Between 2014 - 2017 I filmed more than 30 interviews with Jewish veterans of the war, followed by many months of editing. To maintain affordability I was forced to do much of the the work on the film myself - camera, audio, research, writing, editing and narration. Several others gave their time and talent and organizations such as veterans groups and military museums me to use their historical footage. If I couldn't find a particular image or scene for the film, I paid to acquire it from film archives. The costs were 'out of sight' but necessary expenditures.
I have been thrilled by the wonderful reception the film has received from audiences around the country where it has screened at film festivals, Jewish community centers, commercial theaters, synagogues, and residential communities. The film was also broadcast by PBS in several markets. One of the most memorable experiences has been observing the men in the film surrounded by their families and friends while attending the screenings and receiving the love and overwhelming appreciation of the audience. These vets were proud to have the opportunity to contribute their personal stories and I am happy that the film was completed in time for all the participants to see the final product and to experience the tremendous reception it has received. They shared their war stories for future generations who will remember them both as they are now and as they were as young, patriotic men who fought to save our democracy. Not unexpectedly, but sadly, some of the men have passed away since the 'Premiere' of the film in 2017, including Uncle Donald. I will never forget any of them.
Following is an unsolicited email I received from audience member Linda Lentin who attended a screening in Boone, NC. She was encouraging a friend to see the documentary. I received permission to reproduce the letter:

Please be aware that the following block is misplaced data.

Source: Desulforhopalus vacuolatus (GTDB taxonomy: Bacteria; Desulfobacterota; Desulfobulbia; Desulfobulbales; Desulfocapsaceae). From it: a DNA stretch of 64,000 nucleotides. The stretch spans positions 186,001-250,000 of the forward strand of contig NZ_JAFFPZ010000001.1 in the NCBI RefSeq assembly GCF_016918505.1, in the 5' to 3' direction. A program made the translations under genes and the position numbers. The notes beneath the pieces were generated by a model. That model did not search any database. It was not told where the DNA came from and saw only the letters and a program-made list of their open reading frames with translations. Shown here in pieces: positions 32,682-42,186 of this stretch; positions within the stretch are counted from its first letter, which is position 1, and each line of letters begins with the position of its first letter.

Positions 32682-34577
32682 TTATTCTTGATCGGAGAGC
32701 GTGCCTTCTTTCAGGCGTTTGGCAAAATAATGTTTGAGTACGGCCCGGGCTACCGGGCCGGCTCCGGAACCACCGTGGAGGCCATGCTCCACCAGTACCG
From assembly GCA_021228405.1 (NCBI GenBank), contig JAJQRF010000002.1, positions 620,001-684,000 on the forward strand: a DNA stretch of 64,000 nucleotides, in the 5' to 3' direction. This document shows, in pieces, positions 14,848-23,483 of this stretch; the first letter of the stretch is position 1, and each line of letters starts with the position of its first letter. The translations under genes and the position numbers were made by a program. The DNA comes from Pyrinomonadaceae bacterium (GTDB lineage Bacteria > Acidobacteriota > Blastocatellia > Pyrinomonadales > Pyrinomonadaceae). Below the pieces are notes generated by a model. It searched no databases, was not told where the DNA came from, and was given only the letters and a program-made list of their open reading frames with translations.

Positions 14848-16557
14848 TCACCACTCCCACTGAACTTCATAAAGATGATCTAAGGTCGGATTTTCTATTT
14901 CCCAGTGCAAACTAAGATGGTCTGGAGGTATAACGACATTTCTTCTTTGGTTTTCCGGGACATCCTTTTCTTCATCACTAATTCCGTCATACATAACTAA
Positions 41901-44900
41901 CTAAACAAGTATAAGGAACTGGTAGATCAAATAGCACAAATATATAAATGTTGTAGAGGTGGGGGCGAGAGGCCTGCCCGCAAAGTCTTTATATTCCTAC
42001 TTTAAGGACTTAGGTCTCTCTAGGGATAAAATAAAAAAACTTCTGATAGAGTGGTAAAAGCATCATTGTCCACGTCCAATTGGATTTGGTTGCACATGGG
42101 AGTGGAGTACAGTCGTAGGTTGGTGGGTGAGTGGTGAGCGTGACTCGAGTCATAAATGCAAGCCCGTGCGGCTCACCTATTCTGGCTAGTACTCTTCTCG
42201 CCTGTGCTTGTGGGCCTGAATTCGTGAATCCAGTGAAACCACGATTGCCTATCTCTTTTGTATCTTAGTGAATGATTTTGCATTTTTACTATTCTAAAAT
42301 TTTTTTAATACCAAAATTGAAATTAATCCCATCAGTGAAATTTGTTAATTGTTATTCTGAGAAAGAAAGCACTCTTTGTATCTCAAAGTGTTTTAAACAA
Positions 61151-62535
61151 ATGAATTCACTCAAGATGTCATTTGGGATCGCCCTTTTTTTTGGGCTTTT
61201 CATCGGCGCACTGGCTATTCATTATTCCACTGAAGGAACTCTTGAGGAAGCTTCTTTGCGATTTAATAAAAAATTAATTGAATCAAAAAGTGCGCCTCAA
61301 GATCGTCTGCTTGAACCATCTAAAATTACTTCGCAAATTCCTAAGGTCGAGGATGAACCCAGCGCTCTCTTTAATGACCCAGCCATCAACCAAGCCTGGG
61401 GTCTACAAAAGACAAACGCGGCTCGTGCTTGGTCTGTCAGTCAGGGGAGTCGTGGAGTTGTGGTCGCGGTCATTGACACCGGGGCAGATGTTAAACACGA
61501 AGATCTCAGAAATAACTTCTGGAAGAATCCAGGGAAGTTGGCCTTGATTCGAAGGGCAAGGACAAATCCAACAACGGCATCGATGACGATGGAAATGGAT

Yesterday I was treated to a moving and occasionally humorous documentary that was filmed in Florida but [partially] edited at Appalachian State University here in Boone. The film maker Alan Feinberg was in attendance as was one of the cast members, a 90 year old WW II Jewish Airman. The film features 18 Jewish men who flew bombing mission after mission in the European theater of the war. One of them was a POW in Germany and each one has a riveting story to tell. The peril, the pathos, the comradery, the anti-Semitism they faced, the funny incidents they remember merge to make a compelling, heart-stopping and often heart-warming film. All of these men are in their 90’s and Alan wanted to capture these memories NOW. They all are articulate and tell the stories so very well. Hannah dear, I remember those war days when people said the Jews would never fight for their country-well this film refutes that idea beautifully! The film is titled Bagels Over Berlin …and the reason for the title is revealed in the film. The film runs about an hour and ten minutes-and perhaps Alan, the film-maker, would come down from Palm Beach County for Q&A as he did here yesterday. He was very engaging and accessible. Our overflow audience loved every minute of the film and the discussion as well.
Alan Feinberg 3/24/19